Icon 'St Teresa the Seraphic', Carmelite Nuns Harissa - Lebanon

Today, when we say that everybody is called to become holy, the fact cannot be denied that God gave St Teresa the capacity to shed a very important light on the journey to holiness, by showing the various stages of growth. After her, holiness has a different aspect!

If we ponder on the life of the Christian, it is true and easily seen that the dimensions of the journey and the existence of clear and understandable stages of growth are not something that is obvious. If on one hand there is a common consensus today in the Catholic Church that 'everybody is called to holiness' and that 'christian life presupposes a process of maturing,' on the other hand very few have noticed and acknowledged the existence of a new “map”, or at the very least that this mapping is not really well integrated within the daily life of the Church. No one can deny that the goal of the “universal call for holiness” is far from having been achieved.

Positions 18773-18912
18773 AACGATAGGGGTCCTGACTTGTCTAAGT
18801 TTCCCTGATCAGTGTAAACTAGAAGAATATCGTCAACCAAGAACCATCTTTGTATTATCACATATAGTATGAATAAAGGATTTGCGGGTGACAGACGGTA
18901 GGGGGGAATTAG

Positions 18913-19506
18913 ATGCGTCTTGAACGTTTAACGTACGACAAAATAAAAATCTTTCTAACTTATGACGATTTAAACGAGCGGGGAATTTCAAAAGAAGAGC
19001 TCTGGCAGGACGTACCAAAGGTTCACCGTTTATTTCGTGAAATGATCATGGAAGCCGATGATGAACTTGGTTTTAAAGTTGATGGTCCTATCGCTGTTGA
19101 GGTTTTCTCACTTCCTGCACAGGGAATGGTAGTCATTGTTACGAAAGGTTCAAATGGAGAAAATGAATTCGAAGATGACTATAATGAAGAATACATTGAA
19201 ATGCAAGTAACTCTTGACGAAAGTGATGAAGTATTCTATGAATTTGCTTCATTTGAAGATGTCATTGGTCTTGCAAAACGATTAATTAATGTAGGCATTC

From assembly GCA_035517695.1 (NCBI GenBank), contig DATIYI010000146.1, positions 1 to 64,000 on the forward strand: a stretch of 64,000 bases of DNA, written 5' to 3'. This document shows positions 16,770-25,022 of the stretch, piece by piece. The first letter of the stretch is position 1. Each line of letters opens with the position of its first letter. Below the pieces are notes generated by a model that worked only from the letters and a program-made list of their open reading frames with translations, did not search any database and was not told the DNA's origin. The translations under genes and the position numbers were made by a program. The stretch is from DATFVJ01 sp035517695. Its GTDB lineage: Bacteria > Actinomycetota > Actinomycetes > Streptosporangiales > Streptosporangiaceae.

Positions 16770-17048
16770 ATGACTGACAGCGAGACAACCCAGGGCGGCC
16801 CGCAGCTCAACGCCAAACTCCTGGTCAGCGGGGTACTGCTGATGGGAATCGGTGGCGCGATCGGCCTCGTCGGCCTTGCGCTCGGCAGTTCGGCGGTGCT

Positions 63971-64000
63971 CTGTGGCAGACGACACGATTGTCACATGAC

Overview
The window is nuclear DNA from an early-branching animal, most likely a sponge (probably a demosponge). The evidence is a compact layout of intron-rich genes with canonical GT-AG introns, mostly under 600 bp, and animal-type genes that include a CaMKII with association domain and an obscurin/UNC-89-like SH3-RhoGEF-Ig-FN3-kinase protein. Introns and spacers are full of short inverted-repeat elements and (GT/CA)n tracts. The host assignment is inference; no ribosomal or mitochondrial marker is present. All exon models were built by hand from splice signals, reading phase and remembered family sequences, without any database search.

Note: It would be useful here to make the point that St Teresa is not at all the first to draw a map of the Stages of the Growth in Spiritual Life. She most definitely is not the only one. One has just to reopen the file from day one, from the New Testament time, in order to discover all the antecedents and see how this doctrine is well affirmed. It is true that her book The Interior Castle had a great influence on the Church and the world at large, but this 'doctrine of the journey' of transformation, and of its stages is clearly represented throughout the fourteen centuries that precede her. During the decades preceding Teresa it is true to say that Spain saw the birth of many authors who addressed this question with different images , for example: stages of human life, ascent of a ladder, of a mountain,...

Returning now to the subject in hand, it must be recognised that far from being merely content to preach the necessity for universal holiness - in itself a remarkable achievement - one has in addition to help the faithful, the monks, the nuns, religious, priest, all consecrated, the members of the new movements in the Church, to commit to the journey of growth. It is not an option to be satisfied with just having a spiritual life which has a few well-known consolations in it! It is most definitely not an option to think that in some mysterious and magical way the goal of holiness may somehow be achieved!